When I was interviewing at churches in 2016, I made sure to ask two questions. The first question is, “If your church closed tomorrow, who would notice?”

One church replied, “Our members would be sad.”
Another church replied, “That wouldn’t happen because we have a lot of money in the bank.”
The church I ended up going to replied this way: “The food bank would miss us. We have a whole list of people we help with rent, utilities, and food, they would miss us. We host a lot of recovery groups. They would miss us. Our Elementary school two blocks away we help with would miss us. We build homes in Costa Rica, they would miss us.”

That sounds more like the way of Jesus. Truth is relational. The type of King Jesus is, is like the anti-king. It’s about what you give away that matters, not what you can accumulate. That church was in relationship with the community. That church knew that we don’t exist for ourselves or our power or our position in the community. We exist to spread love in the world. Love looks like feeding people. Love looks like helping folks. Love looks like recovery. Love looks like people gathering and sharing their stories. Not just any story, but that bone deep level of sharing.

The next question I asked to get at that level of sharing was, “When was the last time you cried in church?”

One church looked baffled. Another, there was a long stretch of silence and then asked, “Funerals?” Like they were looking for the right answer. The church I ended up going to there was a brief moment of silence… and then people offered stories for 30 minutes about the last time they cried. And as they told these stories, they cried again as did people in the room.

If you want to get a job, cry at your interview and bring everyone with you.

That church was this church. That question showed that you like each other. That you trust one another enough to show emotion. That you trust that others can handle and hold you when you’re feeling a strong emotion.

What is truth? Truth is relational. It’s crying in church. Or laughing. Or lingering after a service just because you want to. You might not have anything left to say. You might have to be somewhere else. But after the week you’ve been through or the week you’re facing, you need to wring all the holiness and love you can. This time and place is where you see people you love. People you love but can’t tell them that cause that’d be too forward and make things awkward, so we say things like, “Hey neighbor! Peace be with you.” Or “How are you today?” Or “God be with you until we meet again.”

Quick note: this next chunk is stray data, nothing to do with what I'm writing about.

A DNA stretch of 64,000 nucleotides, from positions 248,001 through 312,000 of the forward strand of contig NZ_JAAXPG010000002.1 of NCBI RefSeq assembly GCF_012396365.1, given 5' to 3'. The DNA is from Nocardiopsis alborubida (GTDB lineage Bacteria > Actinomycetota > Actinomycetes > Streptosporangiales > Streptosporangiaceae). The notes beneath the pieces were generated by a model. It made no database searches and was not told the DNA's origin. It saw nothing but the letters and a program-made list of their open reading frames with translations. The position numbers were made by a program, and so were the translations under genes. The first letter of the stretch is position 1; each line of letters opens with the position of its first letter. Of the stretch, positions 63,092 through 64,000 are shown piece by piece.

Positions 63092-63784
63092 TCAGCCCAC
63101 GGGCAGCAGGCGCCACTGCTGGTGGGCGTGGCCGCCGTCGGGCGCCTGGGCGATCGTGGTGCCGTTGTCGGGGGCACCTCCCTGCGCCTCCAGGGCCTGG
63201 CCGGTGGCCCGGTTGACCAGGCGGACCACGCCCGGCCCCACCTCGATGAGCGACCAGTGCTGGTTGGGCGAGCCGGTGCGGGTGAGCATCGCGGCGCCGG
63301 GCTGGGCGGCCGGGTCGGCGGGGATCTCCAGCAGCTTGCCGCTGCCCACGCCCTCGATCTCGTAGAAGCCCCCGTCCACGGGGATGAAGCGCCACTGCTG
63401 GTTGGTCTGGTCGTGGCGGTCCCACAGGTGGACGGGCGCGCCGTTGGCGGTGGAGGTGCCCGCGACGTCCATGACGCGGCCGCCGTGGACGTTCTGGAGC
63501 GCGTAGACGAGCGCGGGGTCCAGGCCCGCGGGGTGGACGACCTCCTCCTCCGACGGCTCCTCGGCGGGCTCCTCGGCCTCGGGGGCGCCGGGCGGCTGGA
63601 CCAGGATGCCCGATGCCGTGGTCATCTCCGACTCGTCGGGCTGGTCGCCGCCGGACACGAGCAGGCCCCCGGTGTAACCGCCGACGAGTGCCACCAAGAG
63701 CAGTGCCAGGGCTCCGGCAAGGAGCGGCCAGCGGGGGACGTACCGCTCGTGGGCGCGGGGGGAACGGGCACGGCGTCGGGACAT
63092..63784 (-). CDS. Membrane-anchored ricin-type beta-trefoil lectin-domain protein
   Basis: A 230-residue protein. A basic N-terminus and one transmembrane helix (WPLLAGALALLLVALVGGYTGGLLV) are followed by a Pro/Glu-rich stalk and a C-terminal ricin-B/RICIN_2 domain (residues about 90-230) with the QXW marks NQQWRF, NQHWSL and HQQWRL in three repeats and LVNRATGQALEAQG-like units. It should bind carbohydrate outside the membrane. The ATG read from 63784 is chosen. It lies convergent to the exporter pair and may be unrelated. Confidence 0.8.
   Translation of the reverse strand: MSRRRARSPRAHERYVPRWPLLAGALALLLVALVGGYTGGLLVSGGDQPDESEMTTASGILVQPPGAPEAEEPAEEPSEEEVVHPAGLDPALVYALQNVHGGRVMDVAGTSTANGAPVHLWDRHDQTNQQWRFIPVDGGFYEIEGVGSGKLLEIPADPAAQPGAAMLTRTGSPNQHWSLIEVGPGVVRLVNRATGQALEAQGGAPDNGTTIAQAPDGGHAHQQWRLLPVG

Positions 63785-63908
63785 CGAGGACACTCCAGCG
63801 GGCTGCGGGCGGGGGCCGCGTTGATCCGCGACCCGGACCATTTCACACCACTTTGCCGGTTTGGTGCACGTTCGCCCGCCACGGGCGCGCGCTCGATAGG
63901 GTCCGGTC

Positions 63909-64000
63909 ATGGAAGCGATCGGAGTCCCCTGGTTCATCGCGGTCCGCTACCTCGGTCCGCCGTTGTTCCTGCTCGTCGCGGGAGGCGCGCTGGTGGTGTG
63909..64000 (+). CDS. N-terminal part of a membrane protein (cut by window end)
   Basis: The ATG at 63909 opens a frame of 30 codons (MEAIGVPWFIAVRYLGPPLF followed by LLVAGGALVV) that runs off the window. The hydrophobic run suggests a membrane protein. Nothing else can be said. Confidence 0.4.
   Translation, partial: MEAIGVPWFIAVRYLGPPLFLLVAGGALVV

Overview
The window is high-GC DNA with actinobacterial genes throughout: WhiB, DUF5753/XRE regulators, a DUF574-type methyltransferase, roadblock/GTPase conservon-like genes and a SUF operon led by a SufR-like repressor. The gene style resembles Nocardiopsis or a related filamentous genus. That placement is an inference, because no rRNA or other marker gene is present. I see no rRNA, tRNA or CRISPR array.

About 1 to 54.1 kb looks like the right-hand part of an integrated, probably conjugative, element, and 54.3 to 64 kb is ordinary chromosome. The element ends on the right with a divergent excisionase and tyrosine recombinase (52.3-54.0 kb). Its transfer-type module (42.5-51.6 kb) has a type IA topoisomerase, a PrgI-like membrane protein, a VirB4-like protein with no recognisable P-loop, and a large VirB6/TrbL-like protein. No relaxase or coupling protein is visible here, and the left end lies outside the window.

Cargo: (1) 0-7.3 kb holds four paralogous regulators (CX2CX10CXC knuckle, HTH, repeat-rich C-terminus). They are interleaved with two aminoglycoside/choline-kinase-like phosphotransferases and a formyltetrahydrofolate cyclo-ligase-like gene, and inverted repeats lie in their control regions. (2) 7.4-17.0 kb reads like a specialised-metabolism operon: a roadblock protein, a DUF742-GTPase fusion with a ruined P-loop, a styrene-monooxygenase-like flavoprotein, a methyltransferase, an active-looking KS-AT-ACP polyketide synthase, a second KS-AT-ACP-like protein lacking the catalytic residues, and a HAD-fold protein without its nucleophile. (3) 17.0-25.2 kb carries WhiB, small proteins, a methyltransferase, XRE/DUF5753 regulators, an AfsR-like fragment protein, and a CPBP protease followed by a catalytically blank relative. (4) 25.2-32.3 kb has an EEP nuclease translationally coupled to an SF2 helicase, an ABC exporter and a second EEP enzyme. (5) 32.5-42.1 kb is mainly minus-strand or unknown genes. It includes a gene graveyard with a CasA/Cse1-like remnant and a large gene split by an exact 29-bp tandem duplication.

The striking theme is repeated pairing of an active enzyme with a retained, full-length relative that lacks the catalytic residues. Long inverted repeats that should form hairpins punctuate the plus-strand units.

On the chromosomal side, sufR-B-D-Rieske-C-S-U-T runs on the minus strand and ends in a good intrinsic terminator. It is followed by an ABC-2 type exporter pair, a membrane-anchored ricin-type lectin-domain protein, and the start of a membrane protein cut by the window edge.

Pilate’s encounter with Jesus is telling. Pilate loves and benefits from how his world is set up. Jesus is in complete contradiction to his values. “You’re a king, right?”
“Yes, but not in the way you’re thinking.”

Pilate reveals who he is and what he’s about. We make Pilate our king when we don’t want to learn. When we resist relationship with others because of the label someone else put on someone. We make Pilate our king when we scoff and cynically ask, “What is truth?”

We make Jesus our king when we do the opposite.

The last time I cried in church was last Sunday. We made over 1,230 period packs for 11 area schools. There is a stigma around menstruation. Something in our society says that we don’t talk about this monthly truth that happens to women. That’s a denial of relationship. That is sinful. Our church gathered and packed supplies to say “We see you. We care. We love you.”

I don’t know what it’s like to have a period. Middle school for me was brutal. I can’t imagine adding menstruation on top of that. I’m proud we helped. I’m proud how you all responded and how the community gave.

My heart sang when Ellen Nolan called out in the first 30 minutes of packing, “Okay group! We’re at my original goal of 250!”

My heart soars when I see a log jam of people trying to sign up to bring food for our Garfield folk. My heart soars as our mission team plans projects to get involved with. My heart soars when our Circle of Caring tries to figure out rides for folks who need it. This is the work of Christ. Being in relationship. Not when it’s ideal. Not when it benefits us. But when things are hard and messy. Because truth is relationship.

The truth is giving your love away. The truth is, that’s the only way we see God. When two or three are gathered, Jesus is in our midst. May you have the senses to perceive. May you be open to the divine in the other. May you set aside your agenda and categories and risk seeing God within and around you. Amen.

Works Cited

[1][1] The Anchor Bible Dictionary, Volume 5. Pages 395-307.

Leave a Reply

Your email address will not be published. Required fields are marked *